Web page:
What makes The Perfect Granola, well, perfect? Ask Michele Liddle, the brand's owner, and she can go on for days.

"Everyone wants to have their purchase mean something," she explains. "Granola is such a saturated market. We are special. We’re nutritionally perfect, healthy, mission-based, and dedicated to community support."

Liddle knows this after years of honing the brand she started in 2016 out of her Victor, New York, kitchen as a way to feed the hungry. The culinary school graduate has since donated thousands of pounds of food to the unsheltered community and continues to donate 5% of profits to homeless shelters, outreach centers, and food banks.

And she's not the only one who thinks thinks highly of her product; the brand is now available in regional grocery stores like Tops and Wegmans, in addition to thousands of Kroger and Walmart stores throughout the United States. At least part of this success, Liddle says, is that retail partners are lured by the brand's charitable tie-in.

"We’re able to support diversity initiatives and their social missions," she says. "Kroger wants brands working to eliminate hunger and support food banks. We take that super seriously."

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Still, these relationships were forged in a very old-fashioned way. A self-described "anti-millennial," Liddle initiated many of her sales relationships by Googling category managers, making cold calls, and scheduling in-person sales meetings.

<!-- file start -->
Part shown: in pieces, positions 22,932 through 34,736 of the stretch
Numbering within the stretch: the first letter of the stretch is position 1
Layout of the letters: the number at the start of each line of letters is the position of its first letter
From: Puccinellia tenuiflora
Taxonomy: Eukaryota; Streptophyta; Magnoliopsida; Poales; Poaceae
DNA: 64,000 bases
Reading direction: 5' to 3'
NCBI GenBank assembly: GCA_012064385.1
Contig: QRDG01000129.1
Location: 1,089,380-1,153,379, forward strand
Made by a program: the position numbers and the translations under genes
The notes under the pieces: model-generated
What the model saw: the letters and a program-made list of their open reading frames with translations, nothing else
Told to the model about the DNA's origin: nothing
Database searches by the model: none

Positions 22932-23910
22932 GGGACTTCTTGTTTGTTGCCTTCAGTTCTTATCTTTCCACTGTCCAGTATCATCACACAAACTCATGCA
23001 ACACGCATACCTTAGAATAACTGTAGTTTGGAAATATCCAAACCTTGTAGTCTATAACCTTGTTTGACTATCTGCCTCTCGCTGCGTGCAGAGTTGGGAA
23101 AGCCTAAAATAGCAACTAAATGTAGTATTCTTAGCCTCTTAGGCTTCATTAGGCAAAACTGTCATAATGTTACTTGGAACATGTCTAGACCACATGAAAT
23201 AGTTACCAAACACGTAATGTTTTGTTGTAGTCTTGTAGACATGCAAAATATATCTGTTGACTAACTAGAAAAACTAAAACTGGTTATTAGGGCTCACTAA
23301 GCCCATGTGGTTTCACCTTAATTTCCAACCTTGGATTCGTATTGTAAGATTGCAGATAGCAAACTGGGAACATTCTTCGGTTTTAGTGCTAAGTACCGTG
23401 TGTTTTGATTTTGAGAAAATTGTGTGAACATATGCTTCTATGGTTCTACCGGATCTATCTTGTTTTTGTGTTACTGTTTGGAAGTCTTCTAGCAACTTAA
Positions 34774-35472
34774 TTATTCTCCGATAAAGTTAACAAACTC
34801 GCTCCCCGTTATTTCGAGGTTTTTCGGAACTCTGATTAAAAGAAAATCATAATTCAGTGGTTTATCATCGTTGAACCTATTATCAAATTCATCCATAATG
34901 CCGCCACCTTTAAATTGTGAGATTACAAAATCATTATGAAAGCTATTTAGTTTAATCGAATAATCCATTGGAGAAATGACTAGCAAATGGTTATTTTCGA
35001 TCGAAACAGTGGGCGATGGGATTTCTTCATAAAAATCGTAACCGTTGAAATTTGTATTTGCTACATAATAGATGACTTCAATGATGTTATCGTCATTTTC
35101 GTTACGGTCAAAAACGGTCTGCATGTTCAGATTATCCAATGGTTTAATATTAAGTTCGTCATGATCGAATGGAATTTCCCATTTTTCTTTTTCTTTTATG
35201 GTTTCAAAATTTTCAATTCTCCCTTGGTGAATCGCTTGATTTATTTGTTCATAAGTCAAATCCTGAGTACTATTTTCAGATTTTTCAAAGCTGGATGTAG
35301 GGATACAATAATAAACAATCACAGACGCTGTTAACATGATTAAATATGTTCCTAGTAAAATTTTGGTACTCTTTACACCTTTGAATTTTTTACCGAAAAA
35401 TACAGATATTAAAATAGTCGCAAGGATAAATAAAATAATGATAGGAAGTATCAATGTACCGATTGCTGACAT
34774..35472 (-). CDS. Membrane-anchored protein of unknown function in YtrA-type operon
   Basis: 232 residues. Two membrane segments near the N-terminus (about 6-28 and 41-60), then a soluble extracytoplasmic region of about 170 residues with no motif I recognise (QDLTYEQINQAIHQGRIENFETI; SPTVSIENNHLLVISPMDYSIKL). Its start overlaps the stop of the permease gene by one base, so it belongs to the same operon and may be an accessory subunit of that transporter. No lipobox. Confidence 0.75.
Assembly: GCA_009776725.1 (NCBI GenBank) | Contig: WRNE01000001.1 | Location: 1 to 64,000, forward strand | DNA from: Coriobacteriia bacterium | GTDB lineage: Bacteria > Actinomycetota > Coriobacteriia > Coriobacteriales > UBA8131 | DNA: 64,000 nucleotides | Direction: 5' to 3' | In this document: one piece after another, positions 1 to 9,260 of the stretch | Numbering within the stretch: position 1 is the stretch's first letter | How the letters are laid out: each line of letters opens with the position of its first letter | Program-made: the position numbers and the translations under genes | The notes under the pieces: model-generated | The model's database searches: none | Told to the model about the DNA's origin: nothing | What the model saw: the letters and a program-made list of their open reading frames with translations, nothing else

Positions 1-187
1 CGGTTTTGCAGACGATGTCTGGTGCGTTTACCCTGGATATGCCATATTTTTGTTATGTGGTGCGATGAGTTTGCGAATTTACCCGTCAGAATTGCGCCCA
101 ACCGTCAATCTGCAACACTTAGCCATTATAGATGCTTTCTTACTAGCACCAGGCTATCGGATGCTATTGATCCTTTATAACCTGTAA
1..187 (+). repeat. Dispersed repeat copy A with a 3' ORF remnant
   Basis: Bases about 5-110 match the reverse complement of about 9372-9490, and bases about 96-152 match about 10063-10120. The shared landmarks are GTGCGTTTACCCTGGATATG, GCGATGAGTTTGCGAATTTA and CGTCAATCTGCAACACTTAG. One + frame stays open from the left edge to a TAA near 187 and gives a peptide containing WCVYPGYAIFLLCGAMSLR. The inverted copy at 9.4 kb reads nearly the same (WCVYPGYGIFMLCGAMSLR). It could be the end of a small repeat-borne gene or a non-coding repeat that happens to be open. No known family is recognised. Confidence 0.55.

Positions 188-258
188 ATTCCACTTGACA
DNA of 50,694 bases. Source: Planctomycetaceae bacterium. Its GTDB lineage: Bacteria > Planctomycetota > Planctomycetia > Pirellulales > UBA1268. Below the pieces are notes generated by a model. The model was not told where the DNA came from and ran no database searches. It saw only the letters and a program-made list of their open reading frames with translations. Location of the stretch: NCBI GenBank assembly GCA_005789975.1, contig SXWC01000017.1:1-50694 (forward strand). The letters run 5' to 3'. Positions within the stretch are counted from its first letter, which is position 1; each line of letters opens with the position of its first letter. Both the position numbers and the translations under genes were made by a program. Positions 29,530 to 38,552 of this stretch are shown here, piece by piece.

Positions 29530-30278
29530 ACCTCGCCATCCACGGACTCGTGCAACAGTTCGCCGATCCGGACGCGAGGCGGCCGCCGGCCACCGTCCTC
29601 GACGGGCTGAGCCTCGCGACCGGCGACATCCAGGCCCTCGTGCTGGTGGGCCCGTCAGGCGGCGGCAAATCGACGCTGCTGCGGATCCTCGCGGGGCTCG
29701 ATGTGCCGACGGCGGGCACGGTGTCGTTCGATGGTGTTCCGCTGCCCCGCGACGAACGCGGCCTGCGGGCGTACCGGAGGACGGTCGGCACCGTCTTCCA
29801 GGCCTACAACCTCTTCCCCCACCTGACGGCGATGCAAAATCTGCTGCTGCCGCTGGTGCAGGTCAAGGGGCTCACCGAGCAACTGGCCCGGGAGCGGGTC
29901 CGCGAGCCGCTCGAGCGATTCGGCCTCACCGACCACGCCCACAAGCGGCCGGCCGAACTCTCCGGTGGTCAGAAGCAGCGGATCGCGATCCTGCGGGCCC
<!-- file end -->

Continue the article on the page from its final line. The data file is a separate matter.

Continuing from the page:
Those meetings are where she makes her bold sales pitch, one that not only convinces category managers of Perfect Granola's value as a product but also its ability to attract customers.

"How are you going to get that product off the shelf? That’s the number one thing buyers want to see," Liddle says. "A 'yes' from a buyer is step one. If that product doesn't get off the shelf, you’re not going to survive the category review six months down the road."

Much of the retail strategy actually takes place once you're inside the store. Some retailers, including Walmart, allow you to choose where to slot your product on the shelf, which creates an interesting equation for Liddle's brand. It might seem intuitive to place Perfect Granola on the shelf near the Quaker oats, but there's no way her small business can compete with a multinational corporation on price. Liddle's product is more likely to sell on the natural foods aisle, where customers are actively searching for natural, healthful products like hers.

Another big lesson was growing too fast. Liddle was able to secure deals with big-name distributors early on only to discover that her small company might have been overly ambitious.

"We were not big enough to support them," she says of those distributors. "It was a great accomplishment, but I’m not a funded company; I don’t have a million dollars to promote and get on the shelf. The orders came in quicker than I could fill."

Liddle grew from these hard lessons with the support from numerous accelerators and mentorship programs she's participated in, most notably the Stacy's Rise Project that offers expert mentors from PepsiCo.

"Money is helpful but it's nothing compared to mentorship where there's somebody to support you," Liddle says. "I really value having someone to tell I need help or a connection. If you have someone like Pepsi making the call for you, that warm introduction really means everything. What you do with your time is on you, but to get your face out there is important."


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